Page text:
Joey Wentz didn’t stand a chance in his MLB debut.
He didn’t throw enough strikes.
The Detroit Tigers didn’t stand a chance either, considering the offense was shut out for the third time in five games. The Tigers lost, 9-0, as Oakland Athletics left-hander Zach Logue — in his third MLB appearance — fired seven scoreless innings with six strikeouts.
That’s 15 losses in 18 games.
“We should be better and we will be better,” manager A.J. Hinch said. “It feels like it’s never going to end because of how long this has lasted. … We have not found solutions. Rather than talk about problems, we got to try to find some solutions.”
The Tigers (9-22) failed to hammer Logue’s 89 mph fastball and struggled against his secondary offerings. Facing three pitchers total, the home team exited the ballpark Wednesday with seven hits, zero walks and seven strikeouts in front of 15,375 fans at Comerica Park. Two of the hits came in the ninth inning, with the outcome no longer in doubt.
“There’s a lot of urgency to find our stride as fast and possible and maintain it,” said Spencer Torkelson, who finished 0-for-3 with one strikeout. “But there’s 130 games left, so a lot can happen.”
“We need to win tomorrow,” Hinch said. “All that matters is tomorrow’s game.”
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On the other side, Wentz gave the Tigers a less-than-expected 2⅔ innings in the first start of his career. He gave up six runs on seven hits and two walks with one strikeout, throwing 41 of 73 pitches for strikes.
Against Wentz, the Athletics averaged a 95.5 mph exit velocity.
“It’s not good, no matter the level,” said Wentz, demoted to Triple-A Toledo after Wednesday’s loss. “It was my first one, but you don’t want to come in and leave 6-0 in the third inning. It was cool to throw in a major-league game, but I’m not ignorant to the fact that I didn’t give us a chance today.”
The Tigers picked up their hits from Javier Báez, Miguel Cabrera, Jeimer Candelario and Derek Hill, with Cabrera picking up three and Hill recording two. Cabrera reached 3,013 career hits, passing Wade Boggs (3,010 hits) for 29th place in MLB history.
Hill had the lone extra-base hit.
Each of the first four innings for the Tigers’ offense ended in strikeouts.
“He made a lot of good pitches,” Torkelson, hitting .149 in 28 games this season, said of Logue. “His fastball was a little deceptive. It’s from a lower (arm) slot, so it looks like it’s rising a little bit, so it plays up a little bit.”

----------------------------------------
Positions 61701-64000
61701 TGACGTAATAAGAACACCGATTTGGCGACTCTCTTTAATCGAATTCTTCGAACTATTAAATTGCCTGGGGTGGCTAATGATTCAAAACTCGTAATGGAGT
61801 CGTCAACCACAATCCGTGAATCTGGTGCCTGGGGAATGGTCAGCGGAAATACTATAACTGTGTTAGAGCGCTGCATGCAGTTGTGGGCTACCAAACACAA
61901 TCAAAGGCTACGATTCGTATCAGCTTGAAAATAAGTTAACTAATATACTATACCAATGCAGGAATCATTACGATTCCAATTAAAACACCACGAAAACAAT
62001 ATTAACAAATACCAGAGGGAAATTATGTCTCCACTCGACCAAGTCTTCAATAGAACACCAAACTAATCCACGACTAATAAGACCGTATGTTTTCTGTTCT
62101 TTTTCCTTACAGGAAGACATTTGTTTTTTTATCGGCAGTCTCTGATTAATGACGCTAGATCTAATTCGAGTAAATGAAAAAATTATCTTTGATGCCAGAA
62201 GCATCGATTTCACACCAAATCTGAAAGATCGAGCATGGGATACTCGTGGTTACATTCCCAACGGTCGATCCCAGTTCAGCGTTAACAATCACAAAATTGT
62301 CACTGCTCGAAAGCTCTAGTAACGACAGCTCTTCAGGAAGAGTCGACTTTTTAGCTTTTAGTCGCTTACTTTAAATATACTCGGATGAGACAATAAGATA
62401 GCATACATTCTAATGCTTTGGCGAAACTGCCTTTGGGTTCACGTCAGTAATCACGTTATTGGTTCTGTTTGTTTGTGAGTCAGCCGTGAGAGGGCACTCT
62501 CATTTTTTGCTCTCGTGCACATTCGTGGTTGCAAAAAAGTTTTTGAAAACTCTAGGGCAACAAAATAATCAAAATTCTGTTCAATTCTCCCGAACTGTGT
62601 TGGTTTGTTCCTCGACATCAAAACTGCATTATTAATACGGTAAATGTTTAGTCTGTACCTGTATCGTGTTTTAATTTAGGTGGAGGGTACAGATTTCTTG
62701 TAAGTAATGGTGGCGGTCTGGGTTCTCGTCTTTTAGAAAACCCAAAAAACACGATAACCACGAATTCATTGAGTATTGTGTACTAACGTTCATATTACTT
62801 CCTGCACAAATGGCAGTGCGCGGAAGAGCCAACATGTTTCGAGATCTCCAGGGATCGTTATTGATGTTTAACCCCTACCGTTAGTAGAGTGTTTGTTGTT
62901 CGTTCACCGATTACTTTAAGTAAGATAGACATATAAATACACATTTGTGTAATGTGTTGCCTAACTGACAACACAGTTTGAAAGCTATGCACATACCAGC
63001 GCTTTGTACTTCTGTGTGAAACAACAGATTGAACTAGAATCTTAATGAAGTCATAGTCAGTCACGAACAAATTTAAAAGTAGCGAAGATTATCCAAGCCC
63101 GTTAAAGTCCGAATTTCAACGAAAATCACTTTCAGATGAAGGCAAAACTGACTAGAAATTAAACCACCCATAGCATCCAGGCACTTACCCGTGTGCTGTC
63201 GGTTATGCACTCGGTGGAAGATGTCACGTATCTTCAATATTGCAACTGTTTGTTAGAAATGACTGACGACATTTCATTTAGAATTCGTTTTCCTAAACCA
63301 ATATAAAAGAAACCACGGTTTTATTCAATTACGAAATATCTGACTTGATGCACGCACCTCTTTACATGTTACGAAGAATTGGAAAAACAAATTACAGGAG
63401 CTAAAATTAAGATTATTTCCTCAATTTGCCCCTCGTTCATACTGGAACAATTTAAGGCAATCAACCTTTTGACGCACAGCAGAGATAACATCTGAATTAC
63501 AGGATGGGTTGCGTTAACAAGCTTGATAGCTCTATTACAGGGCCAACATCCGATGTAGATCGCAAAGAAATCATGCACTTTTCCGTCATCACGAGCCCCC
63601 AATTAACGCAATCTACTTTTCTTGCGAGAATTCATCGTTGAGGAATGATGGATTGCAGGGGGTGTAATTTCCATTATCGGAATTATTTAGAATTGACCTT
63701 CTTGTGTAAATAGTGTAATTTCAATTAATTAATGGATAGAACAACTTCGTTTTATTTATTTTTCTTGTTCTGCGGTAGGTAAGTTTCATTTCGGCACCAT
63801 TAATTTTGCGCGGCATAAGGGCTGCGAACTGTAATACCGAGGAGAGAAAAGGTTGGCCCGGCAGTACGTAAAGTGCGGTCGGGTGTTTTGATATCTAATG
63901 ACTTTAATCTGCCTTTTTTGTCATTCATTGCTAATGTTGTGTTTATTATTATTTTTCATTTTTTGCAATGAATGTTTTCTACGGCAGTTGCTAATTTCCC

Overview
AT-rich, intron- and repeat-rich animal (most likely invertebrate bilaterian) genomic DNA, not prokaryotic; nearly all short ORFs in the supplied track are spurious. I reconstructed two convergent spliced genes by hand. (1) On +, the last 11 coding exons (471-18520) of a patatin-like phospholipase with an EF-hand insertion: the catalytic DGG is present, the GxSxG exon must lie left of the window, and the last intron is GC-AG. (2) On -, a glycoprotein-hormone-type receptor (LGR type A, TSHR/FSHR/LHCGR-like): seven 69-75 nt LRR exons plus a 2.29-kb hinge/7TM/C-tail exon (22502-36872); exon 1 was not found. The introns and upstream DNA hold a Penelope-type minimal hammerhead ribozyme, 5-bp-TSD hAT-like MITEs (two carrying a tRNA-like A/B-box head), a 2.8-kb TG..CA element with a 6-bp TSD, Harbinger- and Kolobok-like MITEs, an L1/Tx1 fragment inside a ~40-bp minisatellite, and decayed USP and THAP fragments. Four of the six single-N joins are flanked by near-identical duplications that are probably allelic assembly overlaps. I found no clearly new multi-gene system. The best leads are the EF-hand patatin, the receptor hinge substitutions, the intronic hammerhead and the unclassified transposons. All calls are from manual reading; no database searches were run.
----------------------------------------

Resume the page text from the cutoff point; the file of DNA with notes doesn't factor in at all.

Relievers Wily Peralta, Alex Lange, Jacob Barnes, Michael Fulmer and Gregory Soto pitched, beginning in the third inning. Peralta conceded Oakland’s seventh run in the fifth, while Soto gave up the eighth and ninth runs in the ninth.
A rough first
For Wentz to be successful, the 24-year-old needed to throw strikes.
Called up from Triple-A Toledo, Wentz flashed his lack of command against the first batter, Tony Kemp, in the first inning. He walked Kemp on 12 pitches, and a wild pitch advanced him hitter to second.
A two-out RBI single from Sean Murphy put the Athletics ahead 1-0.
Wentz used 30 pitches to get his first three outs.
“He had a tough night,” Hinch said. “He was in trouble every inning, whether it’s some walks, some hits, some sequencing things. … It was a lot of pitches in a short amount of time and a good learning day for him.”
Three of the first four batters in the second inning drilled singles off Wentz: Christian Bethancourt (first-pitch fastball), Elvis Andrus (3-1 fastball) and Cristian Pache (1-0 fastball).
Between Bethancourt and Andrus, Wentz recorded his first MLB strikeout against Kevin Smith with an elevated 93.6 mph four-seam fastball. Pache’s single, though, resulted in an RBI for a 2-0 Oakland advantage.
Kemp followed with a sacrifice fly to make it 3-0.
“Every pitch matters,” Hinch said. “He’s got to dial it in pretty aggressively when he can. If he’s going to get beat, get beat with your best stuff. I think he’s got some development left, to be able to spin the ball, get off the fastball and have the courage to throw some secondary pitches in fastball counts.”
The Athletics continued to haunt Wentz in the third inning, so much so they forced Hinch to turn to the bullpen. That’s because Wentz allowed three more runs.
Sheldon Neuse tripled to right field on a 2-0 fastball, and Murphy scored him with a sacrifice fly, though that gave Wentz two outs for the inning. Still, the first-timer crumbled.
An eight-pitch walk, a single up the middle and Smith’s two-run double ended Wentz’s outing; Peralta replaced him with two outs in the third. The Athletics controlled a 6-0 margin, more than enough to crush the Tigers.
“My raw pitches play,” Wentz said. “Where they don’t play is over the dish and belt-high. I haven’t really watched the video on it, but I’m assuming there was a lot of that today and a lot less of ‘to the corners’ and ‘down’ and ‘up.’ I thought I did throw some good pitches, but overall, the quality just wasn’t what it needed to be.”
For Wentz’s 73 pitches, he used 40 four-seam fastballs (55%), 18 changeups (25%), 10 curveballs (14%) and five cutters (7%). He logged five swings and misses: four fastballs, one changeup. He also produced six called strikes.
His fastball averaged 92.7 mph.
Contact Evan Petzold at firstname.lastname@example.org or follow him on Twitter @EvanPetzold. Read more on the Detroit Tigers and sign up for our Tigers newsletter.